What is “Conversion” from Chapter 13 to Chapter 7?

Following up on my last blog, “conversion” means switching from one chapter of bankruptcy to another before the case is completed. In the last blog I discussed converting from Chapter 7 to 13; now about converting from Chapter 13 to 7, that is, from the “adjustment of debts” payment plan to a “straight bankruptcy.”

The reasons to convert from Chapter 13 to Chapter 7 are similar to those for converting in the opposite direction: what could be called voluntary and involuntary reasons. Either 1) changed circumstances now make Chapter 7 the better option for you, or 2) your case is converted against your wishes to Chapter 7 even if you would have preferred finishing the Chapter 13 case.

Voluntary Conversion

Bankruptcy law makes converting from Chapter 13 to 7 very easy. Under Section 1307(a) of the Bankruptcy Code, a “debtor may convert a case under this chapter [13] to a case under chapter 7 . . . at any time.” Chapter 13 cases are voluntarily converted to Chapter 7 because of changed circumstances much more than the other way around. One simple reason for the different frequency is the difference in length of these two types of bankruptcy—three months or so for a standard, simple Chapter 7 instead of the three to five years that a Chapter 13 case takes to complete. So many more things can happen to change your financial circumstances during that longer period of time.

Some examples of changes in circumstances that could result in a voluntary conversion to Chapter 7:

  • You file a Chapter 13 case because you have relatively high income, but you convert to Chapter 7 when your income is reduced when you lose your job and make less money at a new job.
  • You file a Chapter 13 case in order to pay the arrearage on a home mortgage, but you convert to Chapter 7 when you get a job in another state and it no longer makes financial sense to catch up on the mortgage arrearage.

Involuntary Conversion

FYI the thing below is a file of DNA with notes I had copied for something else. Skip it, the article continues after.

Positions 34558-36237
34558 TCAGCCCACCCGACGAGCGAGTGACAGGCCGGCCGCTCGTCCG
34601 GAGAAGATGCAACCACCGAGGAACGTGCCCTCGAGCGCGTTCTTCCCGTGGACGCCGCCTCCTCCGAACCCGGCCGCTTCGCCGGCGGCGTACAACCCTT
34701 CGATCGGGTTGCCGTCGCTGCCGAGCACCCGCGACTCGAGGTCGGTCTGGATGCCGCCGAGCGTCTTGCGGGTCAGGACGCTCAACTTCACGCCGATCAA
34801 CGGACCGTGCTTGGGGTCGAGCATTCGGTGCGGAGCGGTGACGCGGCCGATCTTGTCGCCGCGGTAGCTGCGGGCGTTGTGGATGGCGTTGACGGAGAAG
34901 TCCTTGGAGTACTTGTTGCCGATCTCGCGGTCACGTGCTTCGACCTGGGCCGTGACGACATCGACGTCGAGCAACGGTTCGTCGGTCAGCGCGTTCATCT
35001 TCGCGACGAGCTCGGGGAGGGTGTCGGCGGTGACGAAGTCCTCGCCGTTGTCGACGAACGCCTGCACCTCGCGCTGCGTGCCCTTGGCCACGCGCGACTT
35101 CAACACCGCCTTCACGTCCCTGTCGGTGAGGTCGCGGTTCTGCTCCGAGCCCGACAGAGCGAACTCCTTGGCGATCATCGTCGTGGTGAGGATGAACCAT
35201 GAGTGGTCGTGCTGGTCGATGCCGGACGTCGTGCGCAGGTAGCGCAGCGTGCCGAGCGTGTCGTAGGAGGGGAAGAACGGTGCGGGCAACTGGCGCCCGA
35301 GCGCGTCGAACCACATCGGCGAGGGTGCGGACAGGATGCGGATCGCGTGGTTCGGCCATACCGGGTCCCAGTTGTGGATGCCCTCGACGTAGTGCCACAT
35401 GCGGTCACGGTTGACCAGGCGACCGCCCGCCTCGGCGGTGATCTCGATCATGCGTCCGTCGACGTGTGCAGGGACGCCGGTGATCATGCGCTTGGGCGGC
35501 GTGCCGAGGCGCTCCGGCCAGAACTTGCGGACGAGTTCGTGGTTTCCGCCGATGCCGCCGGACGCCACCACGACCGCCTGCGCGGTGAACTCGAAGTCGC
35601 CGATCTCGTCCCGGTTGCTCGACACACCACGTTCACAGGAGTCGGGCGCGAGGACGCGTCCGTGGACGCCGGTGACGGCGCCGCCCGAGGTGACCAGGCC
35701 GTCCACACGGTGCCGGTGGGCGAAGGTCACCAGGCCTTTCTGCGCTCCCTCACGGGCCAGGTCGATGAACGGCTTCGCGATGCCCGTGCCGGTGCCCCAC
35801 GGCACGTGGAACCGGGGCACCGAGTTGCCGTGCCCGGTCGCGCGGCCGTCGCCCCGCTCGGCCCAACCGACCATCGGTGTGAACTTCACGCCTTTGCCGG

A huge majority of Chapter 7 cases are completed successfully; the success rate for Chapter 13s is much lower. That’s not just because of the difference in the typical length of the types of cases, but also because a Chapter 13 case has a lot more going on that can change or go wrong.

Section 1307(c) and (d) list twelve different reasons that a court can either dismiss a Chapter 13 case or convert it into a Chapter 7 case, “whichever is in the best interest of creditors and the estate.” The most common reasons include the debtor’s inability to:

  • propose a Chapter 13 plan on time
  • have a plan get approved by the court on time
  • make the payments to the Chapter 13 trustee as required under the plan
  • make the payments directly to the creditors provided under the plan
  • execute any other provision of the court-approved plan
  • pay the ongoing child or spousal support payments during the length of the case
  • file tax returns as they become due throughout the case

Conversion from Chapter 13 to Chapter 7 can be a sensible move to deal with changed circumstances, or it can be something to be defended against if you want your Chapter 13 case to continue. Either way you definitely want somebody highly experienced on your side. I have more than 20 years of experience handling legal issues involving personal finance, including bankruptcy. At the office of bankruptcy attorney Carrie Weir, in Rockwall, Texas, I provide a free initial consultation to anyone with questions or concerns about their bankruptcy options. Please reach me at my office by using the contact form here or by calling me at 972-772-3083 to arrange a private meeting. I represent clients in Rockwall, Heath, Greenville, Lavon, Wylie, Mesquite, Rowlett, and the surrounding areas.

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